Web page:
For Alaska salmon fishing, the summer of 2022 is the best of times and the worst of times.
In the Bristol Bay region, the sockeye salmon run and harvest amounts set new records, as was predicted in the preseason forecast. As of Monday, the run had totaled over 73.7 million, with a harvest of over 56.3 million. The previous record was set just last year, with a 67.7 million run of sockeyes and a third-biggest-ever harvest of nearly 42 million of the fish.
But along the Yukon River, a prized salmon run is heading toward a worst-ever season.
The number of Chinook counted by sonar while swimming up the river at Pilot Station, a village near the Bering Sea coast, was the lowest on record for this time of the year, the department said. Things are looking grim for the rest of the summer, Fish and Game said in its most recent update; “the drainage-wide run may be under 50,000 fish, which is so small that escapement goals may not be met in any tributaries,” the update said. Chinook fishing has been closed all along the river and its drainages.
The chum salmon run, which starts in the late summer, is also looking grim and “is anticipated to be critically low,” meaning that even subsistence harvests will be closed for at least the start of the fall season, the department said.
Fisheries activists are pointing to both cases as evidence supporting protective measures, for which they are campaigning.
Opponents of the controversial Pebble Mine say two consecutive years of record sockeye runs demonstrate the value of protecting the Bristol Bay watershed, site of the world’s biggest sockeye runs, from that proposed development. They are urging the Environmental Protection Agency to invoke a rarely used provision of the Clean Water Act to preclude any wetlands-fill permit for the mine.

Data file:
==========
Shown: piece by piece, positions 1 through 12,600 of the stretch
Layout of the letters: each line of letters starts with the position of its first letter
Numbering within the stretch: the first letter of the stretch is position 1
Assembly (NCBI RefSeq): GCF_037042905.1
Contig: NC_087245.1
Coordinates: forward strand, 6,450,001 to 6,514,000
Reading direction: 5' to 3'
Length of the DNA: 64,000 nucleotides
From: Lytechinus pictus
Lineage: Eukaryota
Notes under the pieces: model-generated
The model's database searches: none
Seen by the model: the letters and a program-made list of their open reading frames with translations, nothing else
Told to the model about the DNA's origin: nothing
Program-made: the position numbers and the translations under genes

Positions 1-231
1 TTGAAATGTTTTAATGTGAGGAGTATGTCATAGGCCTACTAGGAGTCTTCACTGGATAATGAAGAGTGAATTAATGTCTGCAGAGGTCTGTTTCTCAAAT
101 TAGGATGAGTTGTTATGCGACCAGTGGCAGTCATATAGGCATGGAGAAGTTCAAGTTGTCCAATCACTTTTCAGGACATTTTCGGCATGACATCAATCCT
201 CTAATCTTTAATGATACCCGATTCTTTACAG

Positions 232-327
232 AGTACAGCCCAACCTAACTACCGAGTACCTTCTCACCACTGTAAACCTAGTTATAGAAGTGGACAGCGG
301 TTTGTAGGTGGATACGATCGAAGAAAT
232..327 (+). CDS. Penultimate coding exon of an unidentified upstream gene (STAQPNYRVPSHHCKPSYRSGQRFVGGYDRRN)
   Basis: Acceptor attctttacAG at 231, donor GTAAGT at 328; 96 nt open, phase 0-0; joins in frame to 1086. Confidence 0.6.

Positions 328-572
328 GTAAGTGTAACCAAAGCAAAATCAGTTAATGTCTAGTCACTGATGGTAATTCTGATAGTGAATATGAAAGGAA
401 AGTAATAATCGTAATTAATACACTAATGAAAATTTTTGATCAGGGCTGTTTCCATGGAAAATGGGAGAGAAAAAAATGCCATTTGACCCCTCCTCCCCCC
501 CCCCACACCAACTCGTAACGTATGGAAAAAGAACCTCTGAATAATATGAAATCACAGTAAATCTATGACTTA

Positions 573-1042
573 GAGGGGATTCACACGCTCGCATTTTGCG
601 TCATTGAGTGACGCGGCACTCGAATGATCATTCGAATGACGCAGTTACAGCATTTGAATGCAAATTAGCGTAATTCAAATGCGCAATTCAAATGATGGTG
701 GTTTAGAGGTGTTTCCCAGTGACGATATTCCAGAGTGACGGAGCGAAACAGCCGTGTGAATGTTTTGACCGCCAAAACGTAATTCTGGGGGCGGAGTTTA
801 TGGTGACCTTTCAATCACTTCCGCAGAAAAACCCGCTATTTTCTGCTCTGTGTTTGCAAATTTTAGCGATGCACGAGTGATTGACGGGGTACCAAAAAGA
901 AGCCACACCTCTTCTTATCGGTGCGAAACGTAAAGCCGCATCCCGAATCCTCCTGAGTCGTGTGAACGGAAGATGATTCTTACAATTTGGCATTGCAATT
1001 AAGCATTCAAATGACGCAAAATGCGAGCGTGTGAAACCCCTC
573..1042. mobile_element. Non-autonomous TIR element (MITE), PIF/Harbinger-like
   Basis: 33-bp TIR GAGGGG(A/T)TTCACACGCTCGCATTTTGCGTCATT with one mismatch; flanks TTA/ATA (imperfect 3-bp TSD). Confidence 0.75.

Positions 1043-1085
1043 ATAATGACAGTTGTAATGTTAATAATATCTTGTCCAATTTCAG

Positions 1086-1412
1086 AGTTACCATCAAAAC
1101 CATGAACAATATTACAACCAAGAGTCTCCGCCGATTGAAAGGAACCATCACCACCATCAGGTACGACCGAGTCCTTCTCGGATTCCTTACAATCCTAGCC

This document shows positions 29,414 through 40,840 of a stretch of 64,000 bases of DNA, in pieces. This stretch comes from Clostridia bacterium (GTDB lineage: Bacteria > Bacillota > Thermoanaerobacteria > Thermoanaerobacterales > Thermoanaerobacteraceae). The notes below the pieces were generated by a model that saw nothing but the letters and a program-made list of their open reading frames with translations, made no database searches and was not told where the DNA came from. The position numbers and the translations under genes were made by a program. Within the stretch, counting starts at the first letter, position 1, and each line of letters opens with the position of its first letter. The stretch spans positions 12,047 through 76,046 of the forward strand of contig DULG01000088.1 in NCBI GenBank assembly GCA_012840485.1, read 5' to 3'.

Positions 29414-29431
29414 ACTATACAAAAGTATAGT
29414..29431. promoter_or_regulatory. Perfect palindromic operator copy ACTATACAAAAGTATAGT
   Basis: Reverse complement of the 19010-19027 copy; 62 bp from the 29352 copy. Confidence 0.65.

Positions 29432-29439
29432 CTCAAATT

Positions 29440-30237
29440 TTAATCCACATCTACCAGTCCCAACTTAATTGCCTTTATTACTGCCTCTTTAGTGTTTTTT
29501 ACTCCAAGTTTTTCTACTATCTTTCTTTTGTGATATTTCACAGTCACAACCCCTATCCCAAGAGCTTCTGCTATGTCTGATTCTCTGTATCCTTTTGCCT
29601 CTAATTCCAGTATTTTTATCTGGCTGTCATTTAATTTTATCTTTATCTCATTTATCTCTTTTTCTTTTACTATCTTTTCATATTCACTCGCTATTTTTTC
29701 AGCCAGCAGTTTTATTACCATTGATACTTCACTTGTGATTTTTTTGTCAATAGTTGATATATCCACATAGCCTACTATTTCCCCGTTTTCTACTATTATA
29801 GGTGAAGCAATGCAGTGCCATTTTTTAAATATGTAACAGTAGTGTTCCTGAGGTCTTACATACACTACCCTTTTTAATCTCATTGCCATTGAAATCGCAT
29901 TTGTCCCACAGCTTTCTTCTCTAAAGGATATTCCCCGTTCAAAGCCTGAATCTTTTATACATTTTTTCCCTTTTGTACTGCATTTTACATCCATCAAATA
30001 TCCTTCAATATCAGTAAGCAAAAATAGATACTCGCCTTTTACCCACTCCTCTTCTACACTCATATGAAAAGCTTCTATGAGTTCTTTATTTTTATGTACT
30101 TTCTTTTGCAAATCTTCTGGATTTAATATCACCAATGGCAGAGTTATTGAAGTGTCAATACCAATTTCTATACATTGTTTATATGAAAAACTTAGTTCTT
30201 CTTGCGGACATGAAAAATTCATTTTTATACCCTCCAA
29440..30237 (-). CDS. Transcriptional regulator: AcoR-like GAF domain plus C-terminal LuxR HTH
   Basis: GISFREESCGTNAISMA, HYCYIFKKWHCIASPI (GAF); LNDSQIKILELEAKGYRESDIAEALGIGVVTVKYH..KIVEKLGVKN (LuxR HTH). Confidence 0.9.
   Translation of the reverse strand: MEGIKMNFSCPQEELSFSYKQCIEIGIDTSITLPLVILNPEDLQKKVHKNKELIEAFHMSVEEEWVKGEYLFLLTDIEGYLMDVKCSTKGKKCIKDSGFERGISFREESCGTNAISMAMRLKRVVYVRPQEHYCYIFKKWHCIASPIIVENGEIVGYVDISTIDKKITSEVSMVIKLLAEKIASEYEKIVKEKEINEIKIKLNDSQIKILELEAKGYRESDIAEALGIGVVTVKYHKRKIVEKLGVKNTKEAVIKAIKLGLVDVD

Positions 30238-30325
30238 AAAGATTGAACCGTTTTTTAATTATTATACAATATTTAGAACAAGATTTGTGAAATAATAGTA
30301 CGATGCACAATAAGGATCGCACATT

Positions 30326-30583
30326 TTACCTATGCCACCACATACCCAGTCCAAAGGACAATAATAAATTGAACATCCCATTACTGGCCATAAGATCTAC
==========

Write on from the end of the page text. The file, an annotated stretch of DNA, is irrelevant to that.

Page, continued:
“Salmon have provided for the people of Bristol Bay for thousands of years due to our ancestral stewardship of our pristine lands and waters. We’re grateful our salmon continue to return home in record numbers but our watershed is still facing the grave threat of mines like Pebble. Bristol Bay remains a salmon stronghold and will only continue if it is permanently protected. The EPA must finalize Clean Water Act protections for the headwaters of our fishery this year,” United Tribes of Bristol Bay executive director Alannah Hurley said in a statement.
Advocates for Indigenous communities dependent on Yukon River salmon, meanwhile, say the continued poor returns there and in the Kuskokwim River demonstrate the need for action to reduce cases of ocean bycatch, the accidental harvest of Western Alaska-bound salmon in nets used to harvest other species.
Several groups have requested a meeting with Gov. Mike Dunleavy to discuss the run failures in the Arctic-Yukon-Kuskokwim regions. Such a meeting had not yet been scheduled as of Monday, said Serena Fitka, executive director of the Yukon River Drainage Fisheries Association, one of the 16 groups making that request. And so far, the North Pacific Fishery Management Council has not put stricter bycatch rules in place, she noted. “In a crisis, we cannot wait for more research to be done,” she said by email.
Farther north in western Alaska, salmon fishing is underway in the Norton Sound and Kotzebue regions, according to the Department of Fish and Game.
In Norton Sound, the harvest to date has been dominated by pink salmon, a species becoming more plentiful in recent years in farther-north waters. Of the more than 93,500 salmon harvested as of mid-July, about 81 percent were pinks, according to the department figures.
The Kotzebue-area salmon harvest as of mid-July was 14,803 salmon, with chum salmon accounting for almost all of that, according to the department. The Kotzebue-area chum catch as of mid-July was triple the cumulative harvest there at the same time last year, according to the department.
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